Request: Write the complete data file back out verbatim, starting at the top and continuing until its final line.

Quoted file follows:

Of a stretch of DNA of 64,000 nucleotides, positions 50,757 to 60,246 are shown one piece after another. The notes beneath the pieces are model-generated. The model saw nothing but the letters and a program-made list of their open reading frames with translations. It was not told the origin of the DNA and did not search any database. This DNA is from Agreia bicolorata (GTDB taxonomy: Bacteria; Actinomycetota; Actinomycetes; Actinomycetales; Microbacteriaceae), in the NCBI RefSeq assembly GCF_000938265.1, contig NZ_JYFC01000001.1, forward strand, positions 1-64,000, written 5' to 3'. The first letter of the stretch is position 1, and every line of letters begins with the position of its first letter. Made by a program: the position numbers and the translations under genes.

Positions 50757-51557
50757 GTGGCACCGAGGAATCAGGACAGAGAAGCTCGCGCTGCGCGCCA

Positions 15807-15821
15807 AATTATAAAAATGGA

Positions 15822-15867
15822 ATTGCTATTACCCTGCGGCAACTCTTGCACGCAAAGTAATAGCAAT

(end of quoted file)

Of a stretch of DNA of 64,000 nucleotides, positions 50,757 to 60,246 are shown one piece after another. The notes beneath the pieces are model-generated. The model saw nothing but the letters and a program-made list of their open reading frames with translations. It was not told the origin of the DNA and did not search any database. This DNA is from Agreia bicolorata (GTDB taxonomy: Bacteria; Actinomycetota; Actinomycetes; Actinomycetales; Microbacteriaceae), in the NCBI RefSeq assembly GCF_000938265.1, contig NZ_JYFC01000001.1, forward strand, positions 1-64,000, written 5' to 3'. The first letter of the stretch is position 1, and every line of letters begins with the position of its first letter. Made by a program: the position numbers and the translations under genes.

Positions 50757-51557
50757 GTGGCACCGAGGAATCAGGACAGAGAAGCTCGCGCTGCGCGCCA

Positions 15807-15821
15807 AATTATAAAAATGGA

Positions 15822-15867
15822 ATTGCTATTACCCTGCGGCAACTCTTGCACGCAAAGTAATAGCAAT